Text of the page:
Greater risks of early death lingers upon women who smoke and drink heavily than their male counterparts, says a recent study.
This study was substantiated by data collated from a Europe wide survey of almost 380,000 people aged 40 and older. According to the study, women who drank heavily were effected more than their male friends who drank the same amount by facing disproportional risk to their health and their lifespan.
Followed over an average period of almost 12 years, 26,411 participants died during the course of the study off the group. This was reported by the French researchers and the study was published in the journal of Bulletin epidemiologique hebdomadaire(BEH).
Considering the risk scale, placing the non-smokers at level “1”, the risk of death was almost 1.38 for an average smoker(men) of 15 cigarettes a day, it rose to 1.86 for those who smoked 16-26 cigarettes on an average and subsequently kept rising to almost 2.44 for smokers who smoked more.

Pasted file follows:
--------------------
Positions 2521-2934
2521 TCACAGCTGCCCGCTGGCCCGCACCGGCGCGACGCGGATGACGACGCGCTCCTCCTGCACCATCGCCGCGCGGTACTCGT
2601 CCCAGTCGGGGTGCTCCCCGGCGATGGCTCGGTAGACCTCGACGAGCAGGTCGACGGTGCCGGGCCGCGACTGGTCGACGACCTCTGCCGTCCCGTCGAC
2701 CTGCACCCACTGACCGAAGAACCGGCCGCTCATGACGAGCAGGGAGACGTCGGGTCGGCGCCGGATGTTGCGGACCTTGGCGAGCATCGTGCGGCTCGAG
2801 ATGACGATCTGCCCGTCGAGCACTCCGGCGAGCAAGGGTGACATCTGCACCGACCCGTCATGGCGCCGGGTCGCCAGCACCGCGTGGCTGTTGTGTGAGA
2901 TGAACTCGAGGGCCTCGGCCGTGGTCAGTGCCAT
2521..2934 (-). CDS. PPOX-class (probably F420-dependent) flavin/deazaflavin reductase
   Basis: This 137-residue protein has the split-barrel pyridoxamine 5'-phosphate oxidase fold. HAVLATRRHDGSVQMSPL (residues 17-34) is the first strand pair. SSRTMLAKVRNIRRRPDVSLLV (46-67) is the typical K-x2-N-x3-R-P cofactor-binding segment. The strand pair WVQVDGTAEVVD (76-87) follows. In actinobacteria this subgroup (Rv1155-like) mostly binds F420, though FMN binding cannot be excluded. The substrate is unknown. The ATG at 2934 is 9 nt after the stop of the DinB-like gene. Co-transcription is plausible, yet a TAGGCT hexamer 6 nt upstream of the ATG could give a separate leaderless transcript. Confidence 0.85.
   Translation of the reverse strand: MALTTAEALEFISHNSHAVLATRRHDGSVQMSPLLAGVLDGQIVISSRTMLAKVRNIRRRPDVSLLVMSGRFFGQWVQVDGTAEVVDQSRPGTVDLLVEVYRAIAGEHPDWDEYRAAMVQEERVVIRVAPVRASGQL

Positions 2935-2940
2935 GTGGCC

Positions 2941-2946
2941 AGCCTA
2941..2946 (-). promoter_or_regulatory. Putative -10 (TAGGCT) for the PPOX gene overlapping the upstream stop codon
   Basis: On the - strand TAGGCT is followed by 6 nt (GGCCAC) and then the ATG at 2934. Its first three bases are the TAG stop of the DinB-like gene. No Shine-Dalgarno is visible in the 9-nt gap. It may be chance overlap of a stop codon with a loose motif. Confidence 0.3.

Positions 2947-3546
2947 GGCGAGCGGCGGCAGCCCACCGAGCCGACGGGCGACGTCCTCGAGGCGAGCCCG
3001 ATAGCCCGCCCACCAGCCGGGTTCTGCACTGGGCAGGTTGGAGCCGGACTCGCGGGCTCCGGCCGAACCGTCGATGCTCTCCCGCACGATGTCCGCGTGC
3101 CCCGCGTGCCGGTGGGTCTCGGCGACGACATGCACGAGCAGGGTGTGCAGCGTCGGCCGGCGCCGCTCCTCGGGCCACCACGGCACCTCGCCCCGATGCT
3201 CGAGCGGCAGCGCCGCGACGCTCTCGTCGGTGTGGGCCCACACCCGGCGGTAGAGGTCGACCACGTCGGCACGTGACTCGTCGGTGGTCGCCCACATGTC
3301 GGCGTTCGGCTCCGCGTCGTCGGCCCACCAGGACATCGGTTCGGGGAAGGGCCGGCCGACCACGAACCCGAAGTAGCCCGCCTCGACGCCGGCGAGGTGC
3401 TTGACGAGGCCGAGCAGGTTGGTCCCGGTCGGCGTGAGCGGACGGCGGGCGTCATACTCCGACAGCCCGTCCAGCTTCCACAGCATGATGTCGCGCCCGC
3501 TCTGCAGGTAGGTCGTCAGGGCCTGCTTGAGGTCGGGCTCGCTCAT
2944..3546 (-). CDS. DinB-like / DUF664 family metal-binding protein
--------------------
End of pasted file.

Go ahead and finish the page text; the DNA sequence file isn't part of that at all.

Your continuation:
The risk levels amongst women in the group were 1.32, 2.04 and 2.44 respectively considering the same amount of cigarettes smoked, confirmed the study.
The figures of the risk levels were completely different when alcohol was also consumed by the participants.
Men who smoked an average of more than 26 cigarettes and drank almost 30 grams of alcohol per day, the risk scale was 2.38 compared to those who never drank and whose alcohol level never exceeded 5 gms per day.
However the risk scales among women was by far greater compared to the equivalent risk levels among men, being a whopping 3.88.
According to the research study, the authors stated, “Women who consume excessive amounts of alcohol have a significantly higher risk from tobacco use than those who consume little or no alcohol,”.
Though the exact reasons of this staggering difference was not elaborated in the study, the study thus confirmed that the mortality rates of smokers was 1.5 times more than non smokers.